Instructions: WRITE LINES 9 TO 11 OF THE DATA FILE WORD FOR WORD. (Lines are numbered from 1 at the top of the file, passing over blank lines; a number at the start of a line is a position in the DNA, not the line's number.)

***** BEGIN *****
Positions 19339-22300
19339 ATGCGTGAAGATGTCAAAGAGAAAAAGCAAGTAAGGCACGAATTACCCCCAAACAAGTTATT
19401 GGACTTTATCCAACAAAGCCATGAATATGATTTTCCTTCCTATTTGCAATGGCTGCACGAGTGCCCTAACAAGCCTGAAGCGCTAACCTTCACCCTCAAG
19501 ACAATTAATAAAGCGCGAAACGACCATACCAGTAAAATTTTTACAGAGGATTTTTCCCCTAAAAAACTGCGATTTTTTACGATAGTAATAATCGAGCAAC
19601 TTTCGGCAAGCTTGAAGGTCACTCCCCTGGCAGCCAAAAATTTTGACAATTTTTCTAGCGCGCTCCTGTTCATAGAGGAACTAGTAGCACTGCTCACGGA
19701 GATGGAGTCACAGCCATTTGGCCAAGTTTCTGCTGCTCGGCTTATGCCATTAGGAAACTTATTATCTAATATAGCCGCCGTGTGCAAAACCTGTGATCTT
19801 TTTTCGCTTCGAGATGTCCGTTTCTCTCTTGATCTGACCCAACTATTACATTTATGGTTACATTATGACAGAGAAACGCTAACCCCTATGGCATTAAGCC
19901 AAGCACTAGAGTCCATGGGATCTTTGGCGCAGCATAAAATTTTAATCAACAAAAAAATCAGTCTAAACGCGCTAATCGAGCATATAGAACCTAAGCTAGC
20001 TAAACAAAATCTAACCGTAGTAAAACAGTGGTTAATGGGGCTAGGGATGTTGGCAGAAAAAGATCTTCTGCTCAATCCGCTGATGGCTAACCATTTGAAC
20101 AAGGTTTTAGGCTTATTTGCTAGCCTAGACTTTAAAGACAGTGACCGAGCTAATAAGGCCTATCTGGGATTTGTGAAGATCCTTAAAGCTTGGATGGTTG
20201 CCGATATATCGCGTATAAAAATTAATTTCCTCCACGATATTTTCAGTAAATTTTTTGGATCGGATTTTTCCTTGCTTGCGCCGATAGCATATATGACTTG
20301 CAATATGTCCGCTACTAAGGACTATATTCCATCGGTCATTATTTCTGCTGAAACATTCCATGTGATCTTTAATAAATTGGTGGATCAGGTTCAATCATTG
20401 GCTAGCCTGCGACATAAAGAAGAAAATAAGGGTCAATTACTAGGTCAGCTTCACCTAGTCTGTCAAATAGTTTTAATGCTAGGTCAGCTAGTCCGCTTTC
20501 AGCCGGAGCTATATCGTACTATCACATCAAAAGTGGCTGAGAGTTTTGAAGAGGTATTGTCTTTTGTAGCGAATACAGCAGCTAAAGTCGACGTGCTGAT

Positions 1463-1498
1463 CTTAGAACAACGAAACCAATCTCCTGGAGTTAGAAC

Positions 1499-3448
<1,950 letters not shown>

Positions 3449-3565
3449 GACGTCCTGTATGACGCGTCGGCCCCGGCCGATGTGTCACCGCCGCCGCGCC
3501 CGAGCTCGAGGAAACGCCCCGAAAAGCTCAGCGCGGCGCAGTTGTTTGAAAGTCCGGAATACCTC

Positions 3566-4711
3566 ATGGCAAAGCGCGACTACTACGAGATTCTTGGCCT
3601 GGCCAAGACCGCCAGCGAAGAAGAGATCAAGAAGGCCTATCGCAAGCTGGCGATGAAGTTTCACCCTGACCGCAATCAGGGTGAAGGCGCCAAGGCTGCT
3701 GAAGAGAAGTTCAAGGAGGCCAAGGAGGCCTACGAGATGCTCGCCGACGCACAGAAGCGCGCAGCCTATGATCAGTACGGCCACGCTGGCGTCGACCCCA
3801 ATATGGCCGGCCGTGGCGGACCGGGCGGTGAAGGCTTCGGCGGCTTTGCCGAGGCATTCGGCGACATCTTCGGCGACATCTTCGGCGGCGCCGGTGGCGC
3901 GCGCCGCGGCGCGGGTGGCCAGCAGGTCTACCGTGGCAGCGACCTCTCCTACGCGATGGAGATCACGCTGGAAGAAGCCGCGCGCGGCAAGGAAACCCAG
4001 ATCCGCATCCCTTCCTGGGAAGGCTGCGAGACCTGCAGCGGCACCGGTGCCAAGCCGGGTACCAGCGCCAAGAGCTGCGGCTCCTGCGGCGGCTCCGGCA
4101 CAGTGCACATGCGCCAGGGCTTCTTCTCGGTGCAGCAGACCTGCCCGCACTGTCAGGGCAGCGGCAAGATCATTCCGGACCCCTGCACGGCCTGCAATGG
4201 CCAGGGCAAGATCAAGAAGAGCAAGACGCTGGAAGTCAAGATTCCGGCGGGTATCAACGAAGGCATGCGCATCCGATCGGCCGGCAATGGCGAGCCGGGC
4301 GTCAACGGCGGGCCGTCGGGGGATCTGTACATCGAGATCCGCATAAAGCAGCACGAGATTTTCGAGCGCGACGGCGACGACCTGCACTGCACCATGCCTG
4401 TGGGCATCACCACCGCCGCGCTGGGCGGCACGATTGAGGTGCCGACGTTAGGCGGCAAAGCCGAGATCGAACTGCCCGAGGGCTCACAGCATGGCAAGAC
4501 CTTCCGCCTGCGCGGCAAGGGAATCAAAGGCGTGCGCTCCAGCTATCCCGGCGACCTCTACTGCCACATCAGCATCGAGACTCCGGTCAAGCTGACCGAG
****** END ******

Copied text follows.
20001 TAAACAAAATCTAACCGTAGTAAAACAGTGGTTAATGGGGCTAGGGATGTTGGCAGAAAAAGATCTTCTGCTCAATCCGCTGATGGCTAACCATTTGAAC
20101 AAGGTTTTAGGCTTATTTGCTAGCCTAGACTTTAAAGACAGTGACCGAGCTAATAAGGCCTATCTGGGATTTGTGAAGATCCTTAAAGCTTGGATGGTTG
20201 CCGATATATCGCGTATAAAAATTAATTTCCTCCACGATATTTTCAGTAAATTTTTTGGATCGGATTTTTCCTTGCTTGCGCCGATAGCATATATGACTTG